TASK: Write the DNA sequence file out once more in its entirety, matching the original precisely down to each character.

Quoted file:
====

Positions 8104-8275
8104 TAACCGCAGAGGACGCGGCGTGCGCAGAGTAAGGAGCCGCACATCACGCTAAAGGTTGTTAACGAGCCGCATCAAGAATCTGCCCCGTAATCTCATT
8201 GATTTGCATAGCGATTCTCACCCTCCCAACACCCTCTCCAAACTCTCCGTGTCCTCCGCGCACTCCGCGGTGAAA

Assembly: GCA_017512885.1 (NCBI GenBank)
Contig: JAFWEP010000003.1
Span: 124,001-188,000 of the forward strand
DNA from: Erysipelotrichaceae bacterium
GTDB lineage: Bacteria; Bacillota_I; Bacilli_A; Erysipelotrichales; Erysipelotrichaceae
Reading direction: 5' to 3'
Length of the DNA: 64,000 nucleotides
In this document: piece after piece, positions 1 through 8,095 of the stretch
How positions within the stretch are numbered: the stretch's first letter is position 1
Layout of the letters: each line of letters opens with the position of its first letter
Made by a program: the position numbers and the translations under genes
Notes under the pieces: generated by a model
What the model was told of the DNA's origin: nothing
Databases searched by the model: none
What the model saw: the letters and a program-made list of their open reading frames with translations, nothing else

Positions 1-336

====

Positions 8104-8275
8104 TAACCGCAGAGGACGCGGCGTGCGCAGAGTAAGGAGCCGCACATCACGCTAAAGGTTGTTAACGAGCCGCATCAAGAATCTGCCCCGTAATCTCATT
8201 GATTTGCATAGCGATTCTCACCCTCCCAACACCCTCTCCAAACTCTCCGTGTCCTCCGCGCACTCCGCGGTGAAA

Assembly: GCA_017512885.1 (NCBI GenBank)
Contig: JAFWEP010000003.1
Span: 124,001-188,000 of the forward strand
DNA from: Erysipelotrichaceae bacterium
GTDB lineage: Bacteria; Bacillota_I; Bacilli_A; Erysipelotrichales; Erysipelotrichaceae
Reading direction: 5' to 3'
Length of the DNA: 64,000 nucleotides
In this document: piece after piece, positions 1 through 8,095 of the stretch
How positions within the stretch are numbered: the stretch's first letter is position 1
Layout of the letters: each line of letters opens with the position of its first letter
Made by a program: the position numbers and the translations under genes
Notes under the pieces: generated by a model
What the model was told of the DNA's origin: nothing
Databases searched by the model: none
What the model saw: the letters and a program-made list of their open reading frames with translations, nothing else

Positions 1-336